When looking for a job, you may find it reassuring to come across a company that states it is “always looking” for talented people. Such notices are usually incredibly vague, however. There’s no job description and no indication of whether they actually have any openings at the moment. They usually only include an email address and phone number for inquiries. And they typically only include an email address and phone number for inquiries.
Understandably, many job seekers wonder if such ads are for real. More specifically, they wonder if it would be worth their time and effort to answer one. If they decide to pursue such a vague opportunity, should they call the listed phone number or take the liberty of emailing a full resume and cover letter, expressing their interest in any suitable openings?
The good news is that people do actually get jobs through these kinds of ads. However, such employers are typically looking for only the “best of the best.” In other words, the average candidate will never find a job this way. In fact, their inquiry is likely to be met with stony silence. To garner the interest of an employer placing this kind of ad, a candidate needs to really stand out from the rest of the pack. That means a stellar resume and compelling cover letter.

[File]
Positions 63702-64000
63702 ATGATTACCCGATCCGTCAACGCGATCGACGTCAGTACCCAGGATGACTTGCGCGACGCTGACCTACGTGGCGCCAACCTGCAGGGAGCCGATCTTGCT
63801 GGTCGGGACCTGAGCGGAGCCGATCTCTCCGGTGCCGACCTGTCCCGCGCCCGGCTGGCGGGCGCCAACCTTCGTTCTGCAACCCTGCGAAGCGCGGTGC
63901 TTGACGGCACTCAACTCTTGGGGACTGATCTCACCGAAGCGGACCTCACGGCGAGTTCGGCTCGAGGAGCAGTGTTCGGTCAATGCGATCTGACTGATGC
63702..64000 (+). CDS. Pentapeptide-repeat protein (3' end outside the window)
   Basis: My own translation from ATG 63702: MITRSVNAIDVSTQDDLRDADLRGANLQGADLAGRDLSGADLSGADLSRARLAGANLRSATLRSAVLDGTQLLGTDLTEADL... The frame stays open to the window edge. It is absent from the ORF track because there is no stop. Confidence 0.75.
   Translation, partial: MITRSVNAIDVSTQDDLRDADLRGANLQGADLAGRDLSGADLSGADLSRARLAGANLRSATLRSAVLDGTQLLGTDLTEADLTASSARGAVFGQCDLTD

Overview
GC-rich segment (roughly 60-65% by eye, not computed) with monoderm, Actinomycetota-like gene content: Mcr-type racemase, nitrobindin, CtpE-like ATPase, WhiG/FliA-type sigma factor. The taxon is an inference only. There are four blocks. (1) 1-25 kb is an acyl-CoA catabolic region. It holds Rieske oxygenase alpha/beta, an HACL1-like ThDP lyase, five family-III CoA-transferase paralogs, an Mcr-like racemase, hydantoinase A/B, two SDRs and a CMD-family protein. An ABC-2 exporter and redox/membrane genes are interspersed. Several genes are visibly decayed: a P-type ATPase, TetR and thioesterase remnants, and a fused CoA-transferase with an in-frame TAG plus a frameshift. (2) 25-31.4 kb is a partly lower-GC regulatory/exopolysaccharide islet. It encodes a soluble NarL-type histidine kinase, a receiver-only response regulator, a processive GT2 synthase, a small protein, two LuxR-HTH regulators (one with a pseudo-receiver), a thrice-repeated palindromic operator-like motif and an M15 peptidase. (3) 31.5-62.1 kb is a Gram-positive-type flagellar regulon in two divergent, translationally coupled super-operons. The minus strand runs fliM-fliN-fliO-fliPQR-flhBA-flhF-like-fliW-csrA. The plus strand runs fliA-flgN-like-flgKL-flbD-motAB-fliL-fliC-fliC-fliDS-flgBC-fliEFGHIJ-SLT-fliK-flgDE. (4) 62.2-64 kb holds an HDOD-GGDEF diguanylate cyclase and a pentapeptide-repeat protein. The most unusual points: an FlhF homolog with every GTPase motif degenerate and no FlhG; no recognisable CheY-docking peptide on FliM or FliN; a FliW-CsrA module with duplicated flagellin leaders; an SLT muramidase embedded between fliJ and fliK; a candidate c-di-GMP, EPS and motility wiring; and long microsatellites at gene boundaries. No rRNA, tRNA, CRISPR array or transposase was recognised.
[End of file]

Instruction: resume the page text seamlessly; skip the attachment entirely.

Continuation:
Typically, companies place “We’re always looking for talent people” ads for one of the following reasons:
- They suspect a key player is going to be leaving soon and they want to identify some potential replacements ahead of time.
- They want to build a database of potential future employees.
- They are truly in need of people with key skills and are eager to hire.
If you see this kind of ad and are tempted to inquire of the company, you must first ask yourself if you are truly the kind of stand-out candidate they are probably looking for. If you honestly believe you are a solid candidate who possesses key, marketable skills, then go ahead and take a shot. Don’t waste your time cold-calling, however. Chances are you will prejudice the hiring manager against you simply because you unknowingly called at an inconvenient time. What’s more, they won’t know anything about you because they have not yet had the opportunity to review your credentials. Instead, send a resume and cover letter explaining what you have to offer. Even if they are not ready to hire anyone right now, if you make a good impression, they may remember you the next time a suitable opening arises.
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